If you are a small and/or start-up horse trader in the Netherlands, take notice! Recently, the Dutch Court of Appeal gave an interesting ruling on whether a small ‘start-up’ horse trader can be qualified as a ‘taxable person’ for VAT purposes.
Qualification as a ‘taxable person’ is valuable for entrepreneurs, as it is necessary for the right to deduct VAT on expenses. Since this can lead to a significant difference in costs, this qualification can be especially beneficial for small (starting) companies.
Small (starting) companies that focus on the horse trade are not that easily recognized as ‘taxable persons’ by the Dutch Tax Authorities. However, this recent ruling seems to have paved the way for small (beginning) horse traders of this kind to obtain the favourable status of ‘taxable persons’.
Summary of the facts
So what prompted this ruling? A small Dutch company with the statutory objectives of breeding, training, buying and selling horses hired an intermediary to eventually buy two horses. It is important to note that the company engaged this intermediary because of his knowledge and experience in trading horses. After the purchase of these two horses, the (sole) director of the company has brought them out in showjumping competitions. In the meantime the company came to an agreement with a stable where the horses were stabled and trained. Only two years after the purchase, the company sold one of the two horses. However, due to an injury, the horse was not sold at a profit, but at a loss. When filing the tax return with the Dutch Tax Authority, the horse trader’s request for tax reduction was rejected because the company would not qualify as a ‘taxable person’. An appeal against the Dutch Tax Authority’s decision was then lodged.
As a result, the Dutch court was confronted with the following issue: Could the horse-trader be regarded as a taxable person for VAT purposes, when only one horse was sold in two years? To answer this, another key question must be established: does the horse trader engage in an economic activity?
Under the Dutch rules anyone who runs a business or practices a profession independently qualifies as an entrepreneur. Furthermore, the concept of economic activity must be interpreted broadly. An economic activity is already established when the entrepreneur demonstrates, on the basis of objective data, his intention to engage in that activity, unless – of course – there is evidence of fraud or abuse.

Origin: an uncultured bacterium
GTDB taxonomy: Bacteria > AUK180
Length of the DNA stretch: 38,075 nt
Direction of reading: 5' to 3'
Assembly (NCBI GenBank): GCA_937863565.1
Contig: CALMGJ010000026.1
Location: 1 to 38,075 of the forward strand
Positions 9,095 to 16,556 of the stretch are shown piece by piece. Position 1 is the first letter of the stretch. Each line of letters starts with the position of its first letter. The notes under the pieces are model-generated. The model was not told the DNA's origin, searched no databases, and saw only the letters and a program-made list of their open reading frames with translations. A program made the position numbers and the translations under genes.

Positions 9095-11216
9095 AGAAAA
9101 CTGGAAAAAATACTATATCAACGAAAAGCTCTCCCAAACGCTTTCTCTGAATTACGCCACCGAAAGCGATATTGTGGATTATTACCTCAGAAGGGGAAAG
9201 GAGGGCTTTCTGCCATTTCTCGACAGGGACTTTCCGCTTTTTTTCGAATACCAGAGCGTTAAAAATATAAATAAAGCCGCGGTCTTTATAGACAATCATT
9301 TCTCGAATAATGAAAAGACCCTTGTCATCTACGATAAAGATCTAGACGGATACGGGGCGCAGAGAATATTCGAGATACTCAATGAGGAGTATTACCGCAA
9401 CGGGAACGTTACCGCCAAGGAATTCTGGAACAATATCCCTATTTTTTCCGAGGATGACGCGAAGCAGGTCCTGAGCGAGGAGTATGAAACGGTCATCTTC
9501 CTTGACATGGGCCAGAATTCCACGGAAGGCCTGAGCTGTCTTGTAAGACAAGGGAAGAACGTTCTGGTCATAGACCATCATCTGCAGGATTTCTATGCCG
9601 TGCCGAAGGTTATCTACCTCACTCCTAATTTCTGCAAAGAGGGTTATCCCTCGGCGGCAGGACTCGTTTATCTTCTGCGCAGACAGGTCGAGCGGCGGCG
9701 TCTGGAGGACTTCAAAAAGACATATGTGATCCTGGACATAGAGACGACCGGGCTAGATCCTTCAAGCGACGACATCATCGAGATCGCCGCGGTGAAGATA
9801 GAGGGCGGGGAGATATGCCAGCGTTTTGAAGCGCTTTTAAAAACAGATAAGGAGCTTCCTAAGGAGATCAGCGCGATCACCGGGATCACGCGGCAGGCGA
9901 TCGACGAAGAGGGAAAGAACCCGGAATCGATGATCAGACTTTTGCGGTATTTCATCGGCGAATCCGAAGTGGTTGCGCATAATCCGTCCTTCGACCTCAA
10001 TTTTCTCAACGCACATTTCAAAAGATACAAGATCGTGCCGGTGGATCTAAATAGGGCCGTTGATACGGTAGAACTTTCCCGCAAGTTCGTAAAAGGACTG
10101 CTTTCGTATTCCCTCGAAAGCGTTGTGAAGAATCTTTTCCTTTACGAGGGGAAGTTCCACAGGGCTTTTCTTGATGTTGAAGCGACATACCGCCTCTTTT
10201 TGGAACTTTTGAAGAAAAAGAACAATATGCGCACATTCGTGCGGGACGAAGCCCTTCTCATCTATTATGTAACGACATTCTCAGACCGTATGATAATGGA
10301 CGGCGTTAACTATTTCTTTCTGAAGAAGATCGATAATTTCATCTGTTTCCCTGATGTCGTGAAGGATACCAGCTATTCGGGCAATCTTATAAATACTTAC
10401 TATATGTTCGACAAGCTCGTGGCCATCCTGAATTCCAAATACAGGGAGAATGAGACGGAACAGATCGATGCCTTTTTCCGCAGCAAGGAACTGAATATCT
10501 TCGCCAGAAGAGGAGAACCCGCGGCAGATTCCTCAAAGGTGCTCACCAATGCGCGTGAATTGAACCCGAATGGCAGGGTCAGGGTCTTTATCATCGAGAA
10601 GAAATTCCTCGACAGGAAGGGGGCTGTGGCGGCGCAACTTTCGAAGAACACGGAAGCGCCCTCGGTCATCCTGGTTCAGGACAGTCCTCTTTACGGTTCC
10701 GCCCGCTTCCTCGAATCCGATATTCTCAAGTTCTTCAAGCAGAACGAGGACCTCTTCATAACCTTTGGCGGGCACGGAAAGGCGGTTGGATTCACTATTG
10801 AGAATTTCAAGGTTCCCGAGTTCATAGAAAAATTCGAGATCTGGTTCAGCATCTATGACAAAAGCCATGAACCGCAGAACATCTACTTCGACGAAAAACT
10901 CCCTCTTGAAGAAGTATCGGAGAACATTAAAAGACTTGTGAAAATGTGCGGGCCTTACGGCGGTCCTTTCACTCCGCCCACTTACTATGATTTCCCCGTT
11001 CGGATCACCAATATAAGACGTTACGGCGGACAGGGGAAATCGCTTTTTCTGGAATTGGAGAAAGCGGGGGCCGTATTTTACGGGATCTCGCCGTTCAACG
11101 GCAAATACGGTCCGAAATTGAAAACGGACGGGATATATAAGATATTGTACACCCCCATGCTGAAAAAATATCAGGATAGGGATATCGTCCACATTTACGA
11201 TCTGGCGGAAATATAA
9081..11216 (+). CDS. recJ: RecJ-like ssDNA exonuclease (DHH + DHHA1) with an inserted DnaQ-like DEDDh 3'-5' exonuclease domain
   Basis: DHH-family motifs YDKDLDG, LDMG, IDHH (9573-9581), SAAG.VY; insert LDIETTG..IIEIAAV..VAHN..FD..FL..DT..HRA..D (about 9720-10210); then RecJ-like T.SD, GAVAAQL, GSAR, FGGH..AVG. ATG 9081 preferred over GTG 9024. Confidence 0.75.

Pursuant to Dutch case-law, a reasonable distribution of the burden of proof means that the horse-trader – the plaintiff – must prove that it intends to carry out economic activities and can therefore be regarded as an entrepreneur. This proof must be provided by means of objective facts showing that there is indeed an intention to carry out economic activities.
Horse trader, an economic activity?
The court ruled that the horse trader provided sufficient objective evidence of the intention to carry out an ‘economic activity’. In this respect, the following facts were decisive;
The court confirmed that it is not uncommon for a lot of time to elapse when buying and selling horses in the horse trade. As a result, it is not unusual for a small (beginning) horse trader to sell only a few or – as in this case – only one horse(s) per year.
The fact that the horse trader had used an intermediary to purchase the two horses was also taken into account. The intention of pursuing an economic activity could be inferred from this. After all, because of the knowledge and experience of the intermediary, the chance was increased that the horses – bought on his advice – could be sold later at a profit. The fact that the horse was ultimately sold not at a profit but at a loss does not alter this. In fact, according to the court, this showed that the horse trader also runs an entrepreneurial risk with his activities.
On this basis, the court classifies the horse trader as a ‘taxable person’ for VAT purposes.
What can this judgement mean for you?
This judgment can therefore have positive consequences for you, if you are a small (starting) horse trader in the Netherlands. Now that the Dutch court has ruled that small horse traders can be regarded as ‘taxable persons’, the Dutch Tax Authorities will probably deviate from their more reticent position regarding small horse traders as such. In any case, it now seems that the intention to carry out economic activities can be demonstrated more easily than before. It remains important that small horse traders try to gather objective facts to prove their intention to engage in economic activity.
However, all this comes with a side note. Since the Tax Authorities have appealed against the ruling, they will have to keep an eye on the ruling of the Court of Appeal, which could rule differently. In any case, there is development going on in this area. Should the Court’s line be followed on appeal, it could lead to a more favorable tax position for small horse traders in the Netherlands.
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